Somebody asked me this question and found my answer helpful, so I thought I'd share it here. As a reminder, the OpenType spec defines four formats for colour glyph, using the COLR table, the SVG table, the CBDT table, or the 'sbix' table.
In traditional, non-colour text display, a layout engine resolves a string to an array of glyphs that then get rasterized (by a TrueType or CFF/CFF2 rasterizer), and then the resulting bitmap will get a single colour property assigned and passed to a graphics layer to present on some surface. (There may be some font-smoothing filtering somewhere along the way, but we an skip that for this discussion.) So, let's consider what changes when using a colour font: The different colour formats require different implementations with different interactions between text layout and graphics libraries.
The COLR format is in one sense the simplest for an existing text layout / graphics interaction: instead of a single array of (TT or CFF) glyphs that get rasterized and presented in one colour (which could be any colour), there is an array of glyph arrays that each get drawn with different colours and layered on top of each other. So, it's very similar to drawing different single-colour strings.
The CBDT and sbix formats are conceptually simple, but require a little more of a change in the implementation: from a glyph array, you divide this into two different glyph arrays (not unlike splitting into layers for COLR), but then also send these down two different paths: one set of glyphs will be handled normally, using the rasterizer pipeline, but the other will be handled in an entirely different manner -- not sent to the rasterizer but directly to a 2D graphics/imaging library. (Fortunately, because CBDT and sbix use commonly-used bitmap formats, the graphics/imaging library will undoubtedly support those bitmaps.)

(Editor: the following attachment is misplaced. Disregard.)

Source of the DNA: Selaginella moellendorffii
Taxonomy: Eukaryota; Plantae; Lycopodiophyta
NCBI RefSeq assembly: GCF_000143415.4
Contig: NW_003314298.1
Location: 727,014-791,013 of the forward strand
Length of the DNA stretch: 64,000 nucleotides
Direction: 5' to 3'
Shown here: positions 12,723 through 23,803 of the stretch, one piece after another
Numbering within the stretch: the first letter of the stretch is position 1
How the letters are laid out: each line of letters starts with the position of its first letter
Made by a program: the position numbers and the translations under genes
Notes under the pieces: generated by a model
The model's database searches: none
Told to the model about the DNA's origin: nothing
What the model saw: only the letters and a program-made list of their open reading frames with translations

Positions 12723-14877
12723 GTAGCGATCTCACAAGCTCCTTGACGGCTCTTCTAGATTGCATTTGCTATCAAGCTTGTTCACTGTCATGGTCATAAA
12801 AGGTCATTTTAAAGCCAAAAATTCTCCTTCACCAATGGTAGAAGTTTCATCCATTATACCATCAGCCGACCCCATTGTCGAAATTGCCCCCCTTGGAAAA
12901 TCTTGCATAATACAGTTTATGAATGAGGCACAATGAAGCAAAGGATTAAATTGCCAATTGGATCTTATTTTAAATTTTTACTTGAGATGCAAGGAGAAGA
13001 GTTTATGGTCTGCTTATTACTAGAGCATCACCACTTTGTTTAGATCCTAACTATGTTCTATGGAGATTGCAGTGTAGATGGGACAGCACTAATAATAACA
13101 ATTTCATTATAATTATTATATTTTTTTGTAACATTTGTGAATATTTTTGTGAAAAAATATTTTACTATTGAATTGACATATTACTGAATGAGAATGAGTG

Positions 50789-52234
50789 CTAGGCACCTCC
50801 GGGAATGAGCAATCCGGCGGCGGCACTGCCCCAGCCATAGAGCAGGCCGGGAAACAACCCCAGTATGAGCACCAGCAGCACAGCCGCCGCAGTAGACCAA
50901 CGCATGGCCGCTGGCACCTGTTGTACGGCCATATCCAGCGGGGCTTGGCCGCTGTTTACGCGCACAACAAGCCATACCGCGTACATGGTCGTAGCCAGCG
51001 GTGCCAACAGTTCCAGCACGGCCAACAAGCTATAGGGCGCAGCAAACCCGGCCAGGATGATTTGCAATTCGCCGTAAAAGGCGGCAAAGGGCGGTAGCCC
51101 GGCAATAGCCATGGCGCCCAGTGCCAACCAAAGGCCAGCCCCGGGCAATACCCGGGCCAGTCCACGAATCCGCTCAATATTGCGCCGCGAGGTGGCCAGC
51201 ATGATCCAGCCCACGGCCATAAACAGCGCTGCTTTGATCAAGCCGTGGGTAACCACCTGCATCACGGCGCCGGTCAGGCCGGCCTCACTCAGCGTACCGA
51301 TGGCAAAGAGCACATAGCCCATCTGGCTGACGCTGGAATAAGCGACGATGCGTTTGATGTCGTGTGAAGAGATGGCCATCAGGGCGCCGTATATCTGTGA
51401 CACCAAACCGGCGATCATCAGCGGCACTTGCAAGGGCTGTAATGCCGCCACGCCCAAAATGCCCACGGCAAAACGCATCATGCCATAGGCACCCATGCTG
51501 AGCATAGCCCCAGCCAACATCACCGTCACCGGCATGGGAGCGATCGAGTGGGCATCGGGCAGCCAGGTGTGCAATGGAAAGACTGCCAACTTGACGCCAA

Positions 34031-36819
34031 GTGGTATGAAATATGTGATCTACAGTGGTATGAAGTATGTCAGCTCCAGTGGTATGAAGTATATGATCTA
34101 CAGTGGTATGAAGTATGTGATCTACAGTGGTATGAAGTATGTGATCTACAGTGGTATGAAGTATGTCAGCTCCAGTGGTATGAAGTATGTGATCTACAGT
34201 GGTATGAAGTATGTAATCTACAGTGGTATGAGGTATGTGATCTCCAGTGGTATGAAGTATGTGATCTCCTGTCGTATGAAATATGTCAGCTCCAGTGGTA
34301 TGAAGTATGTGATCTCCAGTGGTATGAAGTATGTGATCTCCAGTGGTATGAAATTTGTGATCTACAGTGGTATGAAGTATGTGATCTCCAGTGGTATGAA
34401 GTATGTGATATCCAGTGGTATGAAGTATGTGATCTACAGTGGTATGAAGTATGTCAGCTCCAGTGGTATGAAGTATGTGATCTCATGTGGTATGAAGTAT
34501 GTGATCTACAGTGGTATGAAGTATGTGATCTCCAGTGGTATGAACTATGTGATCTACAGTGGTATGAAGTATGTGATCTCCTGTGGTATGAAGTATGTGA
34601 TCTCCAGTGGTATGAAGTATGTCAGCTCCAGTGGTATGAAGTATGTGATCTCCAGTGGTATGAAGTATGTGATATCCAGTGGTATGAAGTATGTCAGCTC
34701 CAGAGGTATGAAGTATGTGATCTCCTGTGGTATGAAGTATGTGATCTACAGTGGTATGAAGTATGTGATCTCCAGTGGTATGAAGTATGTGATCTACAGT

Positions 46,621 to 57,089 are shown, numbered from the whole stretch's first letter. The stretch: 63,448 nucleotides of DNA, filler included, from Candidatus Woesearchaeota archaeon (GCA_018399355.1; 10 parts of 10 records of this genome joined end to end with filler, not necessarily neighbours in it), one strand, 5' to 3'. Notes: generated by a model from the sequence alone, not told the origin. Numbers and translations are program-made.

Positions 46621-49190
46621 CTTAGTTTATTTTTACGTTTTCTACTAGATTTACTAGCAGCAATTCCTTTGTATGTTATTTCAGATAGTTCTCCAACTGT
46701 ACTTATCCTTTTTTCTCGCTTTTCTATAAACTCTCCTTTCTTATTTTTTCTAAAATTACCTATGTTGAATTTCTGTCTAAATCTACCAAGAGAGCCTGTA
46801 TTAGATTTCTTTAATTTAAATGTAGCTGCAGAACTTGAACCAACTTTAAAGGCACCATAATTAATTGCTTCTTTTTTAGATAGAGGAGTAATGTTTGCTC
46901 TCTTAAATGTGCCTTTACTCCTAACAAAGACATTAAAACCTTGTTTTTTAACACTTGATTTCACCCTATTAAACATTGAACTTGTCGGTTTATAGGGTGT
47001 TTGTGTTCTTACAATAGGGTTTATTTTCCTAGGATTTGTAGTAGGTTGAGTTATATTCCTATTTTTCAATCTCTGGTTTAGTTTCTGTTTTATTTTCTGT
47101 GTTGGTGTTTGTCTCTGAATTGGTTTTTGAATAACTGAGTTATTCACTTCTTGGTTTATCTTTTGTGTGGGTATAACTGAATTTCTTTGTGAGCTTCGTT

The SVG format is even more different: The glyph array is divided into two different arrays as for CBDT/sbix and sent through different pipelines. But now instead of commonly-supported bitmap formats, you need a graphics library capable of displaying SVG documents.
DirectWrite does have support for all of the colour formats, but for CBDT, sbix and SVG, DirectWrite is actually doing very limited work: it can reports which glyphs are handled with normal rasterization versus the glyphs that use an alternate format, and it can provide the separate glyph arrays corresponding to each format, and it can return to the app the CBDT/sbix/SVG data from the font. But the app then needs to call into an appropriate graphics library to display those other data formats. Direct2D does provide support for those other formats, including SVG, but apps would need to be updated specifically to handle processing with those other formats -- it doesn't just happen unilaterally by the platform.
So, if some browser supports one format but not others, that will be because it hasn't explicitly been updated to support those other formats.
It is not “free” for a Windows app to support color fonts. Not only must it handle several very different types of data being returned, but it must also handle rendering of different glyph formats. For b&w fonts, such glyph rendering can be entirely handled by the OS, but not so for color fonts.
As far as I know Chrome use already a library capable of displaying SVG documents.
It's simple way to support OpenTypeSVG?
Maybe making some noise would speed up development?
DWrite/D2D does almost everything for you: instead of just rendering glyph run with solid color you call once to break it into pieces of the same format and then loop through pieces drawing each with appropriate D2D function call.
Re: implementing SVG color fonts in Chrome. Don't forget that almost every browser vendor is also OS vendor and operating system, being it Windows, Android, or iOS, is likely to require consistent support for SVG outside of browser. So they need to factor out this code carefully for any application to use. With this requirement, reusing existing SVG layout from browser may not be as simple as it seems. It is integrated with html parser, object model, layout, or rendering, so simple SVG rendering may bring too many dependencies into OS graphics layer.